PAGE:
With the beginning of each New Year, a new set of laws takes effect.
On January 1, 2023, more than 180 new laws covering a wide range of issues affecting Illinoisans will go into effect.
A complete list of all new Illinois laws enacted in the coming year can be found here.
Here’s a look at some of the most intriguing laws that are set to take effect.
The SAFE-T Act of Illinois
The Illinois SAFE-T Act, a massive criminal justice reform legislative package updating rules governing jail time while awaiting trial and police use of force, was one of the most comprehensive, and likely the most contentious, laws signed into law this year.
The most contentious provision in the SAFE-T Act is the key provision to end cash bail, which advocates say keeps poor people in jail because they can’t make bail, even on minor charges, while wealthy people can pay for their pre-trial release, even for more serious crimes.
The cash bail provision became a major campaign issue in the races for governor and state attorney general in Illinois. The law allows judges to detain suspects they deem dangerous without bail, and amendments signed by Gov. JB Pritzker in December expanded the list of detainable offenses to include some non-violent crimes.
The amendments also clarified other contentious aspects of the bill, such as the fact that police can still arrest someone for trespassing and that judges can issue arrest warrants when someone fails to appear in court.
The SAFE-T Act also mandates that all Illinois police officers wear body cameras by 2025, creates a more defined system for police complaints, and mandates additional law enforcement training.
Worker’s Right Amendment
Illinois is a strong union state, and it just got stronger after voters approved the Workers Rights Amendment in the midterm elections in 2022.
The amendment to the state constitution that guarantees government employees the right to organize and bargain collectively over employment terms.
Supporters argue that it will ensure that workers can always use collective bargaining to secure better pay, hours, and working conditions. It will also prevent the legislature from passing a so-called right-to-work law, which would allow workers covered by union contracts to avoid paying dues if the legislature shifts to the right.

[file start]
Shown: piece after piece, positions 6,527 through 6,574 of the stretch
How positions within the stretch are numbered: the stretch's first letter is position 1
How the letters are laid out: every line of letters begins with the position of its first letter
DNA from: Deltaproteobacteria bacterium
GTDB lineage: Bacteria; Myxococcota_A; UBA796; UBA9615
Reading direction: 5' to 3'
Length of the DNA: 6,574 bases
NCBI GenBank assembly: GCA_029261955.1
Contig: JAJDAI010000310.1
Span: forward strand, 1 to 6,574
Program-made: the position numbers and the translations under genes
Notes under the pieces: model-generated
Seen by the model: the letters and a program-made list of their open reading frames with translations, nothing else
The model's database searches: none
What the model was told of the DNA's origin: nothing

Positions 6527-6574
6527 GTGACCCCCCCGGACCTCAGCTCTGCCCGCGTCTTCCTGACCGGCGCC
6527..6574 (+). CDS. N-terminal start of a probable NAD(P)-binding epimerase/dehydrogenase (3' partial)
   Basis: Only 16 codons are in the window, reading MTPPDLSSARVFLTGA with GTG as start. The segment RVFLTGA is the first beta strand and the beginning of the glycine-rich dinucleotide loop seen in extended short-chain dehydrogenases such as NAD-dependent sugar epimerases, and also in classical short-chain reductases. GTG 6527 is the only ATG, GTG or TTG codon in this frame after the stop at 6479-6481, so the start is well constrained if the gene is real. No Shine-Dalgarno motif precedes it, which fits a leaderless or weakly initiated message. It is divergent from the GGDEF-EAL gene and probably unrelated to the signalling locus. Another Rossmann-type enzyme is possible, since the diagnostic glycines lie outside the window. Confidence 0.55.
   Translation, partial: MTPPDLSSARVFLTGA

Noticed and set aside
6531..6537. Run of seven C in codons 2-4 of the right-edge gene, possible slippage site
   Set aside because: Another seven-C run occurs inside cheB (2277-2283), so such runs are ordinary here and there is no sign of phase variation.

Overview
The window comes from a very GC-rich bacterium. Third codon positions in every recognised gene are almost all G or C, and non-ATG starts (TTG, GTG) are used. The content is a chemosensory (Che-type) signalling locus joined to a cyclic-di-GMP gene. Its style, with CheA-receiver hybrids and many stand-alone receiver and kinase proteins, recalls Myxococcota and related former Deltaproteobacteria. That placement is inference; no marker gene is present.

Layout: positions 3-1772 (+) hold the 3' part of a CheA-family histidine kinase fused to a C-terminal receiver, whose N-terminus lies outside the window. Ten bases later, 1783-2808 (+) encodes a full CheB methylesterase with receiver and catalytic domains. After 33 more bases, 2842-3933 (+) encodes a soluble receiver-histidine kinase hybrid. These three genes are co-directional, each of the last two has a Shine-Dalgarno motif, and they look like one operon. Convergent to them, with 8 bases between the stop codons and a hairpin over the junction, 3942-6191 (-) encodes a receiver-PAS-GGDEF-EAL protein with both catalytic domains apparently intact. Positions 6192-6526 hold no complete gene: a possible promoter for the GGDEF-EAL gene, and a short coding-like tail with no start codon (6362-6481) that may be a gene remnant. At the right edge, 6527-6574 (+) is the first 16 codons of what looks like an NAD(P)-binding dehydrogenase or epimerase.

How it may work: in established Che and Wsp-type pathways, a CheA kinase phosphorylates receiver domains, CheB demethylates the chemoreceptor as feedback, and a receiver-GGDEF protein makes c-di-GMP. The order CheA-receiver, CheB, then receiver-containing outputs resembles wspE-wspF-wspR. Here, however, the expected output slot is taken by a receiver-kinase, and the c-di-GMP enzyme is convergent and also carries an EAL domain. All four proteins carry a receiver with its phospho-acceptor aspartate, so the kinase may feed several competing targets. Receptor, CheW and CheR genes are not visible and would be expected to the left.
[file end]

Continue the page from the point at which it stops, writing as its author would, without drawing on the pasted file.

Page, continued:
The amendment received more than half of the vote in the midterm elections.
There are no fees for carjacking victims (HB3772)
When your car is stolen, you should not be held responsible for any tickets. This law ensures that people whose cars have been stolen are not subject to violations, fees, fines, or penalties if their vehicles are detected by red light or speed cameras.
Streamlining the identification of missing people (SB 3932)
This law, inspired by the death of Jelani Day, requires coroners and medical examiners to notify the FBI if human remains in their custody are not identified within 72 hours of discovery.
Leave of Absence for Miscarriage (SB 3120)
This law allows women to take 10 days of unpaid leave after a miscarriage, stillbirth, or other diagnosis or event that affects pregnancy or fertility.
Safer Food Preparation (HB209)
This law prohibits the use of latex gloves when handling and preparing food, as well as for emergency responders such as paramedics, making it safer for people with latex allergies to eat and receive emergency medical care.
Electronic Protection Orders (SB 2667)
It should not be dangerous to file paperwork to take your abuser to court. To better protect survivors, the law now allows anyone to file for a protective order by email or online, in addition to in person. It also mandates that counties with populations greater than 250,000 provide the option of a remote hearing.
The Crown Act (SB 3616)
This law expands on the anti-discrimination law that went into effect in 2021 and applies to schools by including traits associated with race, such as hair texture and protective hairstyles like braids, locks, and twists, to combat hair discrimination in the workplace.
Aiding Women in Obtaining Treatment (HB 5254)
This law requires health insurance plans to cover medically necessary hormone therapy treatments for women who have had a hysterectomy and thus induced menopause in order to prevent osteoporosis and other medical conditions.
Another law, HB 4271, requires medically necessary breast reduction surgery to be covered by state-regulated private insurance.
Made In Illinois (SB 3609)
This law reduces vehicle registration fees for cars and small trucks manufactured in Illinois to encourage Illinoisans to support the state economy.
Vehicle Registration for Seniors (HB 5304)
This law reduces the vehicle registration fee for seniors from $24 to $10 in order to ensure that senior citizens save money.
Honoring Illinois Military Personnel (SB 3459)
The next of kin of fallen Illinois service members who died while on state or federal active duty will be presented with an Illinois state flag when their families are honored.
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